Permanent-protection orders need a tweak, for everyone involved

Corrections has inadvertently been set up to fail. So have the released prisoners.

However unpalatable it is, we must accept that some sex offenders appear, for reasons we still know too little about, to be permanent predators – all too often their compulsion centring on children. Experts agree on one thing: they won’t reform, or at least refrain, without adequate support. But Corrections’ record in getting adequate supervision for the riskier releases is hit-and-miss.

In theory, Corrections should apply for a permanent protection order in respect of high-risk prisoner releases, mandating 24-hour supervision. Always uncertain whether the court will grant such an extreme order, the department may too often opt for the lesser protection, which allows for only a year’s constant monitoring and is non-renewable.

Some released offenders, like the Lower Hutt man, have fallen awkwardly between the old conditions of supervised release and the new rules. After 20 years’ jail for three different instances of offences against young children, this man had been securely housed upon release under the old system, and kept under constant supervision for the past 10 years. In an unintended Catch-22, since he had not reoffended in that time, he became eligible for release under the new rules, but only under the limited supervision order conditions. This was despite still being clinically assessed as at high risk of reoffending. He will cease to be under 24-hour supervision come April 2017.

Again, this is not fair on us, and not fair on him.

Those who charge nimbyism should consider how parents feel, knowing every time members of their family walk around the neighbourhood, a paedophile may be fixating on their children.

It is beyond belief that Corrections advised parents near the Lower Hutt offender’s residence to modify their behaviour, including by moving a preschooler’s paddling pool.

Talk among MPs and local authorities has centred on the “Beast of Blenheim” solution devised for Stewart Murray Wilson, whereby high-risk releasees could be accommodated in separate housing within the grounds of a prison or other secure institutional property. Secure, sheltered hostels are another constructive suggestion.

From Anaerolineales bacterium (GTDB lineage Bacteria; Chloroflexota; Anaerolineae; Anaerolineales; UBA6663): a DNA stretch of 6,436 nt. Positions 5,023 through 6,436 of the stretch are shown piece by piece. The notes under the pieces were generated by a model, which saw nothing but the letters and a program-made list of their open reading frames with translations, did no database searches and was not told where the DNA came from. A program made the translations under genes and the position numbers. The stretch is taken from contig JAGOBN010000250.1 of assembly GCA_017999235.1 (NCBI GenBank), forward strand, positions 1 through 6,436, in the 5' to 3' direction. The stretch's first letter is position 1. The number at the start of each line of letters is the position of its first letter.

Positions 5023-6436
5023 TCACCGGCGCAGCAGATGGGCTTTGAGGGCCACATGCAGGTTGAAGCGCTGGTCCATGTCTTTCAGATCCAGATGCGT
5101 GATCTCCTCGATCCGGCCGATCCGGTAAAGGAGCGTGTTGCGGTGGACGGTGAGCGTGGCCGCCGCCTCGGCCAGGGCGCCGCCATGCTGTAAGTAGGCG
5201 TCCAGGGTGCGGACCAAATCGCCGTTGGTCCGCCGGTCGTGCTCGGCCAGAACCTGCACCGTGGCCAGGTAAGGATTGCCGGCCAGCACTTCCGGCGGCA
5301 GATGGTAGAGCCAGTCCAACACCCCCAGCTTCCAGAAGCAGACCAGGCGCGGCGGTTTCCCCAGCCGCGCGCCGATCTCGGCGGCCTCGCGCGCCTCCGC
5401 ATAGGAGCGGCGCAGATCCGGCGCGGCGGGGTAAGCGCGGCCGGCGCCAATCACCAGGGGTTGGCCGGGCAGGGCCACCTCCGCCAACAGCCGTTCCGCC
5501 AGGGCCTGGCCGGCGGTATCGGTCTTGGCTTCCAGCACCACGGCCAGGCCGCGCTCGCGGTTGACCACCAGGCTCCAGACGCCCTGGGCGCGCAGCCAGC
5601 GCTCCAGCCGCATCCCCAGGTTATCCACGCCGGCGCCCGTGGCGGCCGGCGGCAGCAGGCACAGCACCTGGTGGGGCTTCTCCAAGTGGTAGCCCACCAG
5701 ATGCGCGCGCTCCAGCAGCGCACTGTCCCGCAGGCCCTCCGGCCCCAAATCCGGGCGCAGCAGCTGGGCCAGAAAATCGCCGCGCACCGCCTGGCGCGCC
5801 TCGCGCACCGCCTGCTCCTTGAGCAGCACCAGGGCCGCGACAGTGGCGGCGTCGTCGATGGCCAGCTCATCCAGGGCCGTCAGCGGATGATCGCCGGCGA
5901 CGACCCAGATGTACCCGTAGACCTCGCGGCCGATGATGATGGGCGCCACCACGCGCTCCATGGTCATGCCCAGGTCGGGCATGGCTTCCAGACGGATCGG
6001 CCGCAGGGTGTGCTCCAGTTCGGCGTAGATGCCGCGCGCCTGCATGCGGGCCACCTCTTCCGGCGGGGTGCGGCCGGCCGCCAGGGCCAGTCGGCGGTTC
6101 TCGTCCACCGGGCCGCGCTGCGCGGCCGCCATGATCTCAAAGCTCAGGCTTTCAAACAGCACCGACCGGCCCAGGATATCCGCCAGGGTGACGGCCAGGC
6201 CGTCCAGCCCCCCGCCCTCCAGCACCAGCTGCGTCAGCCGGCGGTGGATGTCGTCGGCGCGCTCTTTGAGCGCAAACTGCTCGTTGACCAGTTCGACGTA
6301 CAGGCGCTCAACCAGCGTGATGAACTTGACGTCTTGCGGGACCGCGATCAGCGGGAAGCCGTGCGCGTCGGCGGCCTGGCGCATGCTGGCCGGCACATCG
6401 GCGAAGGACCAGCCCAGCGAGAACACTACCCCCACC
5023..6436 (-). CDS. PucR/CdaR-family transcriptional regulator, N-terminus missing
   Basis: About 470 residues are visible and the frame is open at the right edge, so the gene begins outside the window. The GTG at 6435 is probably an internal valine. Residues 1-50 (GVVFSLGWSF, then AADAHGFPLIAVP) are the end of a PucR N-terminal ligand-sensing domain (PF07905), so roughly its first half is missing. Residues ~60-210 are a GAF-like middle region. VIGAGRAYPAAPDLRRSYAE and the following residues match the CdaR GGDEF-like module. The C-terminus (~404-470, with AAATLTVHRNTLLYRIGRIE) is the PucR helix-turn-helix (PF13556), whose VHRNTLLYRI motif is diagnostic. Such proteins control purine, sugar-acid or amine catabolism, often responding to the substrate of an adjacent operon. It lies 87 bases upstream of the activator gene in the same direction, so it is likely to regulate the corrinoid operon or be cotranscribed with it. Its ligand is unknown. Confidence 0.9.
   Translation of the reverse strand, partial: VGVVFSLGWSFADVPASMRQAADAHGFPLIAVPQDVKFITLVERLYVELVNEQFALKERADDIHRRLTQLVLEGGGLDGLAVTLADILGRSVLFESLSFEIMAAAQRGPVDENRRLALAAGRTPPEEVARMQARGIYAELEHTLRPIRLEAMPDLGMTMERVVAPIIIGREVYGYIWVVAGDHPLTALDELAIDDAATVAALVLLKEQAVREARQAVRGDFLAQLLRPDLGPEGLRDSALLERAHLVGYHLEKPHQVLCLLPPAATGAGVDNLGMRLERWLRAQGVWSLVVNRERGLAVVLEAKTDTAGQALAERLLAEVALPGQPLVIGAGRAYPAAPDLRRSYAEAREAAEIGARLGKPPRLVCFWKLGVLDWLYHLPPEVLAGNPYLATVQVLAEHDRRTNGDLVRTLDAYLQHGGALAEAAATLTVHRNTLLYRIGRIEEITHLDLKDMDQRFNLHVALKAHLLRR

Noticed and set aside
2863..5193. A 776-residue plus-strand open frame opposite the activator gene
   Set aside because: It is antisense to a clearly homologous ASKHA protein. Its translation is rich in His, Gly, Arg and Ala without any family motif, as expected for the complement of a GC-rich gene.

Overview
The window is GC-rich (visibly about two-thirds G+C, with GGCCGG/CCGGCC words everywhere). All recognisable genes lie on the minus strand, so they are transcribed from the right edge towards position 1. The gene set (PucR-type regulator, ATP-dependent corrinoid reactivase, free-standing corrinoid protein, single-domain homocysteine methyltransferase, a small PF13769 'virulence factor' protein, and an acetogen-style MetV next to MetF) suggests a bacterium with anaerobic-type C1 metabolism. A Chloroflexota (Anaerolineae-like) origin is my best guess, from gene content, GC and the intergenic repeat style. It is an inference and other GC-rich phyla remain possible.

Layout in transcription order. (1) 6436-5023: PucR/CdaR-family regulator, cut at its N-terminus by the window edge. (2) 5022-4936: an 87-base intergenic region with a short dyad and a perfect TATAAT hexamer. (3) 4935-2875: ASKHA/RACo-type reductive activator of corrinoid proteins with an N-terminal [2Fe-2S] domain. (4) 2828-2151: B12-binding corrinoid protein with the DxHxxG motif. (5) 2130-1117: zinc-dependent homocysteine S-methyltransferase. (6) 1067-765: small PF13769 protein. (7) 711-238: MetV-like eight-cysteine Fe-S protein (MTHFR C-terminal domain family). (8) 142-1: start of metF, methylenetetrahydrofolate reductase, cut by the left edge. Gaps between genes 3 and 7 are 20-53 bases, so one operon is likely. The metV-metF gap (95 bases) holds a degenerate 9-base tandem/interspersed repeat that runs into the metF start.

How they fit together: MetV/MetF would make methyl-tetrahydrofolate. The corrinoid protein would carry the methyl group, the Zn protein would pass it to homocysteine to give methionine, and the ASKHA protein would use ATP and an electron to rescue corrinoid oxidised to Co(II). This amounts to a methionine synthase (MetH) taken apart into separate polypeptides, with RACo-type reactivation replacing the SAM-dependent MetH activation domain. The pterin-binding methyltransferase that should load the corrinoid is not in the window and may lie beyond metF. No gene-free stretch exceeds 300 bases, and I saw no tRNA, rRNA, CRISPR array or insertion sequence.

It’s true that children are at statistically higher risk from family or friends than from a stranger. But that hardly lessens society’s duty to manage known risks.

In the end, the solution is to create a special facility where the worst of the worst are not in prison yet not really free, and the remainder are secretly inserted as our neighbours with fingers crossed that all will go well.

It is more or less what is happening now.  Except our attempts to inform key people in the community is sometimes the same as telling everyone.   So either we need more secrecy, or we need more openness through a public offenders register.

Or, we just deal with the fact that some predators will need moving a few times before a community is found where he can be slotted into without anyone really noticing.

Who would want to be Corrections?  They get no credit all the placements that have gone well, but they will be crucified for the single one that goes wrong.

 

– Listener

  • Jman

    When it comes to a toss-up between the rights of a convicted paedophile and the rights of an innocent child, the child wins every time in my book. Secure, sheltered hostels where society can keep an eye on them seems to me to be the way to go.

    It’s true that children are at statistically higher risk from family or friends than from a stranger.

    Wrong! SOME kids are more at risk from family and friends, and these are the kids who do end up being abused therefore there are more kids abused by family or friends than strangers. But for most kids who come from decent families who apply common sense when it comes to who they leave their kids alone with, if they do get abused it’s more likely to be by a stranger.

  • andrewo

    This is not just about predatory sex offenders.
    In circumstances where offenders are assessed as ‘high risk’, they shouldn’t be let out. It’s really that simple.
    Regardless of their sentence (imposed maybe a decade earlier by a judge who is not qualified to do psychological assessments), at the end of their time if they still have a red flag on their dossier somehow we need to keep them in a secure place.
    Now you may wish to paint over the problem in true Kiwi fashion, by renaming their accommodation as something other than a ‘prison’. Indeed it may be a lower security facility. But really, it’s still a prison.
    We already do this with young offenders charged with very serious offences. We put them in what is effectively a prison but is called something else like ‘Youth Justice Residence’ or some such doublespeak.

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